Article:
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KPIs and Unstructured Data

Originally published mayo 21, 2009

In many ways, KPIs are the real payoff for decision support and analytical processing. KPIs – key performance indicators – are those periodic calculations made by the organization to determine the progress or lack of progress of the organization. There are different KPIs for every company. Some typical KPIs include:

  • cash on hand,
  • sales pipeline,
  • recurring revenue,
  • number of employees,
  • revenue per employee, and
  • book to bill ratio.

KPIs are typically generated on a periodic basis – once a week, once a month, once a quarter, and so on. Management can conveniently compare the KPIs over time in order to tell whether the company is moving in a positive direction and how fast.

Depending on the company, KPIs change over time. If a company is in a state of gathering market share, then KPIs typically concern themselves with the number of new customers, customer retention rate, customer attrition, new product acceptance, and so forth. If a company is in a state of focusing on profitability, KPIs typically center around cash flow, expenses, revenue, profitability, and so forth. If a company is focusing on new product introduction, KPIs typically center around promotions, advertisements, shipments, customer feedback, and so forth.

Generally speaking, KPIs are found in data marts. The KPI is calculated from detailed data found in the data warehouse. The granular data warehouse data is accessed, refined, organized and calculated. Then, the KPI is stored in the data mart. The process of data mart restoration occurs as frequently as it makes sense to recalculate the KPI.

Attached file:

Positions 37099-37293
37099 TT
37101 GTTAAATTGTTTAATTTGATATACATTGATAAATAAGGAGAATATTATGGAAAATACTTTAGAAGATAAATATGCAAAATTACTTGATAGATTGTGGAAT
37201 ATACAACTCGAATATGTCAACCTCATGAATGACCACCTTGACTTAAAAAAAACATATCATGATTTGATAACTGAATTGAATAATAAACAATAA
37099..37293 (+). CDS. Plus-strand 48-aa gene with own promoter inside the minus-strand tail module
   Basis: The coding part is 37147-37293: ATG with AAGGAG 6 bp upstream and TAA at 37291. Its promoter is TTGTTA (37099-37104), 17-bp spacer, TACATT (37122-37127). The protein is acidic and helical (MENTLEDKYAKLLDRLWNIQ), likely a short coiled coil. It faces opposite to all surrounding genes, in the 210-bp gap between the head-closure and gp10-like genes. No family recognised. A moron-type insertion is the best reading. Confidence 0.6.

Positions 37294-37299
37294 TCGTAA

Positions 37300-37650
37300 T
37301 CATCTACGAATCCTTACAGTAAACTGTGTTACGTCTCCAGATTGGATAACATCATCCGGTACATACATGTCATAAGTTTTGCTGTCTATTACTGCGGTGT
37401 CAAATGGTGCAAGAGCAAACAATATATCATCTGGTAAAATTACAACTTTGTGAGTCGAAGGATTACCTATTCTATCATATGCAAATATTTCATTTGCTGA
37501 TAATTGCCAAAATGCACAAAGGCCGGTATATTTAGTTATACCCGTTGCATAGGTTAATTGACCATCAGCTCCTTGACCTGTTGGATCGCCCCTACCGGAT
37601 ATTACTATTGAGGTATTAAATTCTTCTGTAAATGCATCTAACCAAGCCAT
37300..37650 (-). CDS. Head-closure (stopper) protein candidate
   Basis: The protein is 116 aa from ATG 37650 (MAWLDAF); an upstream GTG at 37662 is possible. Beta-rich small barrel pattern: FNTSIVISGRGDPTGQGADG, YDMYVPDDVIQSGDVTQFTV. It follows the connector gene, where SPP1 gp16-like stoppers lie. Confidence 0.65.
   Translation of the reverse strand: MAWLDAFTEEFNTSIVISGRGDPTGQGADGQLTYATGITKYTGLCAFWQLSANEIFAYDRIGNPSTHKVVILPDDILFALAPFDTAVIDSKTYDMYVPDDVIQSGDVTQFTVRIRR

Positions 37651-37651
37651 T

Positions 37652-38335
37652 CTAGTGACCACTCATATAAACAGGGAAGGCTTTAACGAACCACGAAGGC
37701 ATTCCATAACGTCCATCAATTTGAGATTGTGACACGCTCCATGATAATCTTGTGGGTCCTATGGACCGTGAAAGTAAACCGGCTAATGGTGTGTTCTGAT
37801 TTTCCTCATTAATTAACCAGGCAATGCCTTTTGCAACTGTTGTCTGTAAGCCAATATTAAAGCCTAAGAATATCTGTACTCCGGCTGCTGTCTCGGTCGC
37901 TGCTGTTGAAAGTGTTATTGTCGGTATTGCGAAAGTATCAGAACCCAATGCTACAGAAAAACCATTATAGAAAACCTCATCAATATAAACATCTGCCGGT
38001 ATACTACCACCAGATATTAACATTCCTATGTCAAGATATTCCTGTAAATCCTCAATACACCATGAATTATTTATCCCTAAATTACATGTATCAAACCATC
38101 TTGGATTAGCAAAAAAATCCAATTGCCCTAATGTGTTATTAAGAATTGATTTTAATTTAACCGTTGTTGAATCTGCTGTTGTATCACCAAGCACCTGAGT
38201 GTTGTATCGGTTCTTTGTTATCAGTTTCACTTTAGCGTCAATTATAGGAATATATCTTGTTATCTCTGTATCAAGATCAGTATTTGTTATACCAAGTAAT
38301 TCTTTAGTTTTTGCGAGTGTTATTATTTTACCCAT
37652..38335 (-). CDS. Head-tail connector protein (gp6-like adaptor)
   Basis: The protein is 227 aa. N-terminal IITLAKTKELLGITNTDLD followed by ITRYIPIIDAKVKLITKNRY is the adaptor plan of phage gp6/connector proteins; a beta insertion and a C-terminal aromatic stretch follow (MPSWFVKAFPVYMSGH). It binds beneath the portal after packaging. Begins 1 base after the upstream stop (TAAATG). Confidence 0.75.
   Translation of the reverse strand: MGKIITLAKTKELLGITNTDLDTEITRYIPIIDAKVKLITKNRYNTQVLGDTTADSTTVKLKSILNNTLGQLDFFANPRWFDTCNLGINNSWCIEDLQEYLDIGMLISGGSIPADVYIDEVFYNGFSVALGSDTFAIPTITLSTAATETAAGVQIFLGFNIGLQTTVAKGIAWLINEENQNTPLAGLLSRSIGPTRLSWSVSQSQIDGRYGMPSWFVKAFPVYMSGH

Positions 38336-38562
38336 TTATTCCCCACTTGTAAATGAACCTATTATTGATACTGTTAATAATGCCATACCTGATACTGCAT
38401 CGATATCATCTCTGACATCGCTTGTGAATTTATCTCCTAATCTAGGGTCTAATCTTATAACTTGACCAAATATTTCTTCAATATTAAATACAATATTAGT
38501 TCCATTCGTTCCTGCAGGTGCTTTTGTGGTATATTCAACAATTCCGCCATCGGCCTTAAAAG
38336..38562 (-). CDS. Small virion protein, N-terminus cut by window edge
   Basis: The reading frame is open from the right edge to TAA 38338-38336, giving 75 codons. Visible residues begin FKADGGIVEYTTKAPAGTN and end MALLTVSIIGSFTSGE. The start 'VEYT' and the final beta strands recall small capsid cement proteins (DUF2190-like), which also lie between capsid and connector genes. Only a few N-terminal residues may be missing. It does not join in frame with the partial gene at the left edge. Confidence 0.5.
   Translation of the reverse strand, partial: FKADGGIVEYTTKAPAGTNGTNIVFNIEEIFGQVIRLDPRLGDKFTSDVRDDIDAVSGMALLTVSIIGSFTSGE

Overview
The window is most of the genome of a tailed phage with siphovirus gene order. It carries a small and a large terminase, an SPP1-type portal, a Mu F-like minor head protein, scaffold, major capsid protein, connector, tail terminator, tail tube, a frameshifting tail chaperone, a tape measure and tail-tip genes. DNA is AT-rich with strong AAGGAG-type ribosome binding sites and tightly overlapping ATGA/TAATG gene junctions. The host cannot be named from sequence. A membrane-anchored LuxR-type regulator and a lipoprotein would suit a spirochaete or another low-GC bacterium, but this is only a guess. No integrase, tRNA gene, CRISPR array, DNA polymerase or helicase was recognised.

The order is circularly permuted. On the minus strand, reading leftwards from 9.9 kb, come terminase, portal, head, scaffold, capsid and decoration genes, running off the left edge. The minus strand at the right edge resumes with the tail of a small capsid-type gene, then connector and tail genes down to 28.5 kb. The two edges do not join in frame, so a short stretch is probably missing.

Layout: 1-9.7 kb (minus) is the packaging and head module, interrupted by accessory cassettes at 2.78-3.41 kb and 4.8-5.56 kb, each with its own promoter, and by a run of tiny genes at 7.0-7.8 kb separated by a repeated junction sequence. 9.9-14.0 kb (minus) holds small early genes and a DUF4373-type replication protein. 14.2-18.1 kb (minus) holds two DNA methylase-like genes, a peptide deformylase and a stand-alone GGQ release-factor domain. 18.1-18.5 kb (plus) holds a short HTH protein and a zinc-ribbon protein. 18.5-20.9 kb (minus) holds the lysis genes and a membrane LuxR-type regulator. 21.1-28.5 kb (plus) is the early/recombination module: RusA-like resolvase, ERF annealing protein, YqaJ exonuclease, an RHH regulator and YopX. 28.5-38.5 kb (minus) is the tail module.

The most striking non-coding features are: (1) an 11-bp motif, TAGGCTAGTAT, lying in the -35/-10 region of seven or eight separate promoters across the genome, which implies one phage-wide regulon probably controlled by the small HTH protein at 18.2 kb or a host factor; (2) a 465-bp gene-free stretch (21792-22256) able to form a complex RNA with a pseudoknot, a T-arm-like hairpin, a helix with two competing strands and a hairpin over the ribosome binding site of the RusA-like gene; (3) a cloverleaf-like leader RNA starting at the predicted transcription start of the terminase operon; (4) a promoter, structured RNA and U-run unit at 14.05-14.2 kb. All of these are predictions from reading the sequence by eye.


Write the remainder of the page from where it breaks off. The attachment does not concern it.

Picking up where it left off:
KPIs then are one of the cornerstones of the analytical, decision support environment.

But the issue of KPIs poses some real issues and challenges once unstructured data is introduced into the data warehouse. The fundamental problem is that KPIs are designed for structured, numerical data. People that build and use KPIs take for granted that the KPIs can be periodically recalculated, and this recalculation is absolutely true for repetitively occurring structured data. Structured data is often based on transactions. The bank has an activity. An insurance company settles a claim. A manufacturer fulfills an order.

These regularly occurring business activities are easy to use as a basis for calculating a KPI. But when it comes to calculating KPIs based on unstructured data, such is not the case at all. Some unstructured data is mildly repetitive and other unstructured data is not repetitive at all.

For example, consider patents. There is very little repetition between patents. Perhaps the name of the inventor and to whom the patent is assigned are regularly occurring units of information. But other than that, there is very little that is commonly recurring among patents.

Now consider contracts. If a corporation considers classes of contracts, there is probably some degree of repetition between contracts. But if a corporation considers contracts in general, then there is very little repetition between contracts. One contract is a sales contract. Another contract is an employment contract. Another contract is a shipment contract, and so forth. There just isn’t a great deal of repetition between these types of contracts.